Tips for Parents
ISU Counseling & Testing Service wants you to know that mental health is as important as physical health, but sometimes it's difficult to know where to begin the discussion. Check out this guide to Start The Conversation with your student. ISU Counseling & Testing Service offers free and confidential counseling services to enrolled ISU students.
Keep in touch (but not too much)
Students at all levels of their college experience like to stay connected with home. They also like to know that you are there if they need you. Send a quick text to wish them luck on a test, brighten their day with a photo or a link to local happenings, or email just to let them know you care.
Know that you are important
Students regularly cite parents among the greatest influences in their lives. At ISU, we recognize that you are a tremendous partner in helping your student reach their goals in college. Encourage your student, especially through the rough times. College can be discouraging and stressful at times, and to know they always have their parents’ support is essential to their success. We look to you to encourage your student to follow their intellectual passions, as well as to become an independent adult.
Let them choose
Your student wants to know that you believe in them. Let them make decisions, choose their own courses, and eventually choose a major. They may choose a major based on their intellectual passion, not based on which major is likely to earn the most money.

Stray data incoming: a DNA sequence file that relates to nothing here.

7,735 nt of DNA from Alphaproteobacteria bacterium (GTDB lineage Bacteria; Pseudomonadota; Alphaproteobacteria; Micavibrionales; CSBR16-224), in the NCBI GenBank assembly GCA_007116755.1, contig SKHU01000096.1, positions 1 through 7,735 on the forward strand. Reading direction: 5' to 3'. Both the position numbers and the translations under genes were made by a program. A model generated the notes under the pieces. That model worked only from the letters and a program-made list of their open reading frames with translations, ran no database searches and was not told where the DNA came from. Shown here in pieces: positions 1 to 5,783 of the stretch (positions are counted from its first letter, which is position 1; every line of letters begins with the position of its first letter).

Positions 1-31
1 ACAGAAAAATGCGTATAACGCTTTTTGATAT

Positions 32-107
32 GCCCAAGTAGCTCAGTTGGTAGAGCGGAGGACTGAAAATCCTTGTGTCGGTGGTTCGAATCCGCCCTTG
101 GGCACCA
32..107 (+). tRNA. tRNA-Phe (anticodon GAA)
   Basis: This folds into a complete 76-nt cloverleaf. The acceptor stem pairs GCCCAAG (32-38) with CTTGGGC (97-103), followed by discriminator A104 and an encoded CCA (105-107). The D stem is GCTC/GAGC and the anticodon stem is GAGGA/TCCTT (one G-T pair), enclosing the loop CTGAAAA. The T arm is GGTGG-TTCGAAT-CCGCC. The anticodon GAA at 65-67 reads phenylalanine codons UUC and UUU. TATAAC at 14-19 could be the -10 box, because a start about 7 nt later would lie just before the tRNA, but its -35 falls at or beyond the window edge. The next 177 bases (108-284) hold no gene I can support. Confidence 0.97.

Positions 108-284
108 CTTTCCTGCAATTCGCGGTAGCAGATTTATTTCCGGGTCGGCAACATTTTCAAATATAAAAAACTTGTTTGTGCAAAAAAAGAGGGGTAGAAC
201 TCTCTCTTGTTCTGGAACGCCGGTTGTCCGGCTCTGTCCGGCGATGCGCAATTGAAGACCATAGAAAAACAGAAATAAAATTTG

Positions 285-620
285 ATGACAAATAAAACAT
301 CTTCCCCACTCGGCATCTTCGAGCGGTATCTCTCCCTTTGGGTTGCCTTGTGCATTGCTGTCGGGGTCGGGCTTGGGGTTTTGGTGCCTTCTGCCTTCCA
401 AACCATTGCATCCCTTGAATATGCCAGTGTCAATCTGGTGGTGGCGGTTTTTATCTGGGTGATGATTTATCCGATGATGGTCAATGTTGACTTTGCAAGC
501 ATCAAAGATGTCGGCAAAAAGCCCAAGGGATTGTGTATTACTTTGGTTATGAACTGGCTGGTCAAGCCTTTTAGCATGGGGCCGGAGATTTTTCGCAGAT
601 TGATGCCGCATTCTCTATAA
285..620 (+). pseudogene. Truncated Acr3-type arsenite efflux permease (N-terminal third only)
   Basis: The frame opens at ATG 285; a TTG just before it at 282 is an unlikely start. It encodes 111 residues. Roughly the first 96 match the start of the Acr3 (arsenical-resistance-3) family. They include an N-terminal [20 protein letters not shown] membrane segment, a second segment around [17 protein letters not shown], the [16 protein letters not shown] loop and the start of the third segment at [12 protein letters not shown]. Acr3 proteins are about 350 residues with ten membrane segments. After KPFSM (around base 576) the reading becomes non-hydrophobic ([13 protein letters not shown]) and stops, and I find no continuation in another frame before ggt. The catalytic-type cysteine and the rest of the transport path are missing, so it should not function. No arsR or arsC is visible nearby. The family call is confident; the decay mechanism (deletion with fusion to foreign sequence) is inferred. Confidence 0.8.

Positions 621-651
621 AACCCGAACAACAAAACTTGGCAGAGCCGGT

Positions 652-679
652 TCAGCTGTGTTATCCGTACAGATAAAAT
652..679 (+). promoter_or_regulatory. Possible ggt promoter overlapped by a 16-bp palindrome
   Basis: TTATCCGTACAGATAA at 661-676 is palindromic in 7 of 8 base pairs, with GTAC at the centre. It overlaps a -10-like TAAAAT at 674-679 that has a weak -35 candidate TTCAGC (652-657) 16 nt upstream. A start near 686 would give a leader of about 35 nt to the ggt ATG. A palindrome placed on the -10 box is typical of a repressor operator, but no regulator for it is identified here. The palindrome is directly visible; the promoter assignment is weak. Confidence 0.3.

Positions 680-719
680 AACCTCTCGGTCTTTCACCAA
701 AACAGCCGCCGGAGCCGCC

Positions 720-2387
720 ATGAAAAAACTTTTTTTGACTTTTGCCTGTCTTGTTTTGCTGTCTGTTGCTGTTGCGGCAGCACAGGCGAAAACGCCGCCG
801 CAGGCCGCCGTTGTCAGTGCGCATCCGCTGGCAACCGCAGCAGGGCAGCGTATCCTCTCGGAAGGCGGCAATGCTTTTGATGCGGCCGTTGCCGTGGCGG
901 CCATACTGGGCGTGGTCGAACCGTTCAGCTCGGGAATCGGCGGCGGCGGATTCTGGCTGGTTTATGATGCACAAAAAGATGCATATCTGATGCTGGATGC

Let them solve problems
Your student may ask you to intervene in a problem situation. Resist the urge to handle them. Instead, serve as a consultant as your student learns to problem solve and communicate. Remind your student about the available campus resources and encourage their utilization of them.
Along their journey, your student will encounter road blocks and disappointments. Allow your student to make their own mistakes. Allow your student to try new things, stumble, fall, and pick themselves back up. Listen, ask questions, and offer support. Let them know that you are confident they can work through issues that may arise.
Help them learn the difference between disappointment and failure
At some point, your student will likely experience something they will label as a failure. Learning the difference between disappointment and failing is part of becoming an adult. Like you, we expect their best effort, not perfection.